Education Opinion

How Many Angels?

By Emmet Rosenfeld — February 20, 2006 2 min read
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How many angels can dance on the head of a pin? This question of cosmic choreography, long the realm of medieval rabbis and more recently of interest to Madonna, a famous celebrity convert to the strain of Jewish mysticism known as cabbalah, suddenly seems more important to me than it did before I started on the path to National Board enlightenment.

You see, the National Board’s Standards alone run to about 90 pages. (These are sort of like the Ten Commandments, except there are sixteen of them, identified by Roman numerals.) Download and print the instructions for the portfolio, and you add another bible thick three-ring to the pile on your desk.

Granted, I’m not sure the holy Box spoken of by my already ordained colleagues is quite what it used to be. In years before one waited to receive the novitiate’s treasure trove by snail mail. Now all divine guidance comes by a single cd rom.

Numerology in cabbalah assigns values to letters, and so reveals mathematical patterns in scriptural phrases. NBPTS has its own arcana. For instance, the fourth portfolio entry, I found out last class, should be twelve pages long and demonstrate achievement across three standards by discussing eight accomplishments within three distinct categories. (As described in the NBPTS instructions for Entry 4: the standards are: X. Reflective Practice, XI. Linkages with Families, and XII. Professional Leadership; the three “categories” are: as a partner with students’ families and their community, as a learner, and as a leader or collaborator.) When mailed in, I’m pretty sure all this must be submitted under the seventh seal.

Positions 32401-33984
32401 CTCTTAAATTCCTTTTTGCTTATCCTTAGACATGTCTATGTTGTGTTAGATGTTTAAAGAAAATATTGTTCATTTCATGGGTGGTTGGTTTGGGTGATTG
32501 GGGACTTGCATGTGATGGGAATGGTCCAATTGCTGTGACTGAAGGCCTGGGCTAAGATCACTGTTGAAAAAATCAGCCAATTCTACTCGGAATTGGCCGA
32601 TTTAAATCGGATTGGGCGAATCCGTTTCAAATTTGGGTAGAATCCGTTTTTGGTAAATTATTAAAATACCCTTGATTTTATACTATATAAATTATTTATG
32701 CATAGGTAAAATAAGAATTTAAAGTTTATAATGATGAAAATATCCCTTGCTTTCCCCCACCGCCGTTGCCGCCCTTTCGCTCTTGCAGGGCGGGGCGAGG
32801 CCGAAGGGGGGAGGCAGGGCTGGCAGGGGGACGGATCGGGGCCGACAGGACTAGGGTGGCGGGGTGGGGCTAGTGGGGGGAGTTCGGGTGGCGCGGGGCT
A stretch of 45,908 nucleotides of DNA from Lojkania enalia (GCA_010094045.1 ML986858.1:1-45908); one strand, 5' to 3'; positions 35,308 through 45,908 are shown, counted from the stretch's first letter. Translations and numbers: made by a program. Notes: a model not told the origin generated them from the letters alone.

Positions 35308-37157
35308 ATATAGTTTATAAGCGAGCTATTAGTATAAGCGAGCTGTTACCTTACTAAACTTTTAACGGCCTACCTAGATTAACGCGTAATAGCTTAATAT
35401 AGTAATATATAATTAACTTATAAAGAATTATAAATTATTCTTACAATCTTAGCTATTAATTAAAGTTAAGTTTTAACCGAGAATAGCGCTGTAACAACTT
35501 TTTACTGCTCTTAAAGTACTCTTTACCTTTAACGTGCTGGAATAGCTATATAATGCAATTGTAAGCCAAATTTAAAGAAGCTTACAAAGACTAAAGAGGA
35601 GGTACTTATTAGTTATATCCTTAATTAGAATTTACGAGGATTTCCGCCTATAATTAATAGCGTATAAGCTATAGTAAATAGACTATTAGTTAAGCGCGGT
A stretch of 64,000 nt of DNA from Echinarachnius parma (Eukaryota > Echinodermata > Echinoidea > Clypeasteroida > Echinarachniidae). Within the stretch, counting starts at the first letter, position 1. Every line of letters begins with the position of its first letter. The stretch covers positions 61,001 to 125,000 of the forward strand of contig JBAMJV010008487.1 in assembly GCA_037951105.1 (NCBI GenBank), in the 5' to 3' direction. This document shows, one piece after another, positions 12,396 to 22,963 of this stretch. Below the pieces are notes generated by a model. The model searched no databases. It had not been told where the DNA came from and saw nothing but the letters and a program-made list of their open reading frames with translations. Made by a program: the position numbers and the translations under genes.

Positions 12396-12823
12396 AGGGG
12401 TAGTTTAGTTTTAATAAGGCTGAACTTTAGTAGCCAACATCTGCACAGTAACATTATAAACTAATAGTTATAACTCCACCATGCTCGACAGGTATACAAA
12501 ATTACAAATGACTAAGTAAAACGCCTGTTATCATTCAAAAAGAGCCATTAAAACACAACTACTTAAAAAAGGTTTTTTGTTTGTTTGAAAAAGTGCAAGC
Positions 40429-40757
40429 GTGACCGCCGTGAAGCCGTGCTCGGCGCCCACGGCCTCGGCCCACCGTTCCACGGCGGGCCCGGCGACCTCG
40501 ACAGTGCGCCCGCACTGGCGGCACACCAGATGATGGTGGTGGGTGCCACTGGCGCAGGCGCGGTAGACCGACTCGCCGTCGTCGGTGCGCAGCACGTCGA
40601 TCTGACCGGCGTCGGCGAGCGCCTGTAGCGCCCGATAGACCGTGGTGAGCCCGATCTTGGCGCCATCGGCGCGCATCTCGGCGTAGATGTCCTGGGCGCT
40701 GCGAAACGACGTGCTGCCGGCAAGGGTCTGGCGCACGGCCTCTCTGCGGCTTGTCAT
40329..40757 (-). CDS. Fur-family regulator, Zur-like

“It’s all teacher-written,” our instructors assure us. Composition by committee instead of divine hand may account for the use of words like “Linkages” instead of “Links,” or that “Linkages with Families” is assigned Roman numeral XI in the “English as a New Language” certification area, but is given a different name and Roman numeral in the Adolescence and Young Adulthood category (XVI. Family and Community Involvement).

Hopefully it also means that the standards, awkwardly packaged as they may be, speak to some fundamental truths about our profession. Once I have studied them more deeply I may have some answers. Until then, I and the other experienced teachers starting this quest for self-improvement feel as Madonna probably did at her first session with a bearded Talmudic scholar.

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